An update from our local MP on issues which affect Hollingbourne – fewer trains and lorry parking on the M20 after Brexit.

Our local MP, Mrs Helen Whately sends out a regular newsletter and in her current edition out today two items specifically relate to Hollingbourne and these are the loss of an early morning train service to London and the use of the M20 between Junctions 8 and 9 for storing 3000 trucks that may have to queue to pass through Customs at Dover after Brexit if there is no frictionless Customs arrangement like the present Customs Union.

The item relating to local train services is as follows:-

Rough ride for commuters

Commuters face a tough ride on too many services: delays, long journey times, and out-of-date carriages. That’s why I was dismayed when I saw the new timetables. The proposed new timetable would see the loss of a service arriving in London before 9am along the Maidstone East line serving Lenham, Harrietsham, Hollingbourne and Bearsted. If the changes go ahead, one of the peak time services from Faversham to London Victoria will also be lengthened by 12 minutes, which adds up to an extra hour on the train in the mornings over the course of a week.

This simply isn’t good enough, so I organised for a group of Kent MPs with the Rail Minister and Southeastern to press our concerns. He left in no doubt that these changes will add considerable time to some journey. I’ve also written in no uncertain terms to Southeastern and the Rail Minister asking for answers and to keep these vital services as they are.

More information about the Hollingbourne train timetable from 20th May is at http://www.hollingbournepc.kentparishes.gov.uk/south-eastern-trains-launches-new-hollingbourne-timetable-on-20th-may/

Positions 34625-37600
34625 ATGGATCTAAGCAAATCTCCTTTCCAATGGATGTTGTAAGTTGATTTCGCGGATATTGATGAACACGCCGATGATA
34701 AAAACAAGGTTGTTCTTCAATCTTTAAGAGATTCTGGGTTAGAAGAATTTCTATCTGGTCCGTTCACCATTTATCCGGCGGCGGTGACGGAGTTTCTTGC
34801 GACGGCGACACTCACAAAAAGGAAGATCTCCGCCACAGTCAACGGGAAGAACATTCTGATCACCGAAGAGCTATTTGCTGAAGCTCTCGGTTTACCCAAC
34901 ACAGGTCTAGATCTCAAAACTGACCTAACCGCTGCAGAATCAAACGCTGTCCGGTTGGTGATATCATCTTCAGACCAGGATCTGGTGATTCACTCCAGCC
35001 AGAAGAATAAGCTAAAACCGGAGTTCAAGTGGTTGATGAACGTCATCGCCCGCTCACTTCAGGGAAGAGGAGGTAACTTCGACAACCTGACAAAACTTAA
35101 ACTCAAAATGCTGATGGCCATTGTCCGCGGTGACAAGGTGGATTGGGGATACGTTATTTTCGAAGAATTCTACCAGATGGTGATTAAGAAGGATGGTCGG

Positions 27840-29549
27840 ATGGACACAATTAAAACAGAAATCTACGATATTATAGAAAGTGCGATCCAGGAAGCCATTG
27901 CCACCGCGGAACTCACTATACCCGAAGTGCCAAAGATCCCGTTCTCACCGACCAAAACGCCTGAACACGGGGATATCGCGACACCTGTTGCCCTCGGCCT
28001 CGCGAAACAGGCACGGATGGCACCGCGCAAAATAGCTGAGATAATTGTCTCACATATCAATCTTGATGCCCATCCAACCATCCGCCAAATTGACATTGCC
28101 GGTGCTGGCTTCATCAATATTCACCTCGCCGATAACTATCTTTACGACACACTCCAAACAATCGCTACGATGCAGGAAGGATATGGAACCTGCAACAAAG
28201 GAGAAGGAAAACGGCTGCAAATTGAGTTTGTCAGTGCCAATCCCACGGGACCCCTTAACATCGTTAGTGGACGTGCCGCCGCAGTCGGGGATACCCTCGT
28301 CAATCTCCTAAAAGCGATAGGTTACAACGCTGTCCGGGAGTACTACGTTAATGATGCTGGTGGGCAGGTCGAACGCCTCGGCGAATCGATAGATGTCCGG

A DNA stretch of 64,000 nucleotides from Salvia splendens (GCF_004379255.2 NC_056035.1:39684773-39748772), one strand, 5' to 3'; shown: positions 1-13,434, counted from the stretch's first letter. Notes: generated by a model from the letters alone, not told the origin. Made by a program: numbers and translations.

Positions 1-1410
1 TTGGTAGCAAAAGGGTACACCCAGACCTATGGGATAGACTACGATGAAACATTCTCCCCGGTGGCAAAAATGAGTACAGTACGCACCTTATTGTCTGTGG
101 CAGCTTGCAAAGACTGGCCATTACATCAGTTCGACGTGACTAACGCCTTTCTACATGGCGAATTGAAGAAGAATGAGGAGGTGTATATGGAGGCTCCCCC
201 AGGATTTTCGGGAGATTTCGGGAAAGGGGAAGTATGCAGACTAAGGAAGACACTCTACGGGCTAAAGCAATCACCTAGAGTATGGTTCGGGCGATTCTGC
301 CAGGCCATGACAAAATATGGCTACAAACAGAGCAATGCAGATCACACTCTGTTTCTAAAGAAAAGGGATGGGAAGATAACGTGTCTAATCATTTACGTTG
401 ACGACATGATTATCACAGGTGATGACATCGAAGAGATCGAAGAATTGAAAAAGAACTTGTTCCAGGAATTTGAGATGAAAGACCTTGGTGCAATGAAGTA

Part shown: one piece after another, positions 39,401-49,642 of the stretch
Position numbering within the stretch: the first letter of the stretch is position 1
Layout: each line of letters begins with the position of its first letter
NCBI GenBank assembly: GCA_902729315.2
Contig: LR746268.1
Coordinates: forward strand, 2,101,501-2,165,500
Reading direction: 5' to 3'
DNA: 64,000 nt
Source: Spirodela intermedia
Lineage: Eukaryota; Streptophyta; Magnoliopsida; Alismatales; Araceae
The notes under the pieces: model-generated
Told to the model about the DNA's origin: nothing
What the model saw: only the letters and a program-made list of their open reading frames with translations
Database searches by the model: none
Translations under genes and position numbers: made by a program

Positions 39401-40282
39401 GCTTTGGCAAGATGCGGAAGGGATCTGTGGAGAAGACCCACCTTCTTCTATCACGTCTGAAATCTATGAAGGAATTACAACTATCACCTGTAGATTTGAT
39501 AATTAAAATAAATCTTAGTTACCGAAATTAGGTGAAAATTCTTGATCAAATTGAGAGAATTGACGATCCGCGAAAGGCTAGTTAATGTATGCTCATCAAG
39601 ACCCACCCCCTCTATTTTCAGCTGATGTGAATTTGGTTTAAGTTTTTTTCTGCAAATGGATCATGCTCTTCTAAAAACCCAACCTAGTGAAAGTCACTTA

The item relating to using the M20 between Hollingbourne and Ashford for storing lorries awaiting Customs at Dover and the Channel Tunnel after Brexit is as follows:-

Kent’s roads must be ready for Brexit

With 5,000 lorries arriving in Kent every day from mainland Europe, and another 5,000 leaving, delays at the border will quickly lead to queues forming on both sides of the channel. It’s in the EU’s interest to avoid that, just as it’s in ours – but in any event, we need to be prepared

That’s why I organised for a group of Kent MPs recently met the Transport Secretary, Chris Grayling, together with the head of Highways England. We need to be sure that Kent’s roads are ready for Brexit.

We have the £250m commitment for a lorry holding area which Kent MPs won from the Government in 2015, but that won’t be ready for spring next year. Instead, we need better temporary options. I have insisted that the M20 must be kept flowing in both directions.

Highways England have come up with a plan to use the hard shoulder and gaps in the central barriers – providing capacity for 3,000 queuing lorries and two-way flow of traffic. This summer, work will be carried out to harden the hard shoulder in preparation.

Meanwhile, work needs to continue on a longer term system for managing delays. We can expect a consultation on this later in the year.

The Port of Dover currently processes a lorry in average of 2 minutes through Customs and it is expected that this will increase to 20 minutes without the present or similar arrangements. Imperial College in London for BBC South East has forecast that an increase to 4 minutes will create a 17 mile tailback on the M20 and Kent County Council has already publicly expressed their concerns about the effect of delays on traffic across Kent which could lead to Operation Stack on a daily basis. It is expected that a 20 minute delay will cause traffic jams back to the M25 and beyond with local roads including those in Hollingbourne being gridlocked.

Mrs Helen Whately, MP for Faversham and Mid Kent, can be contacted at helen.whately.mp@parliament.uk

Pictured below is Mrs Whately.

Mrs Helen Whately MP – Faversham and Mid Kent – Conservative.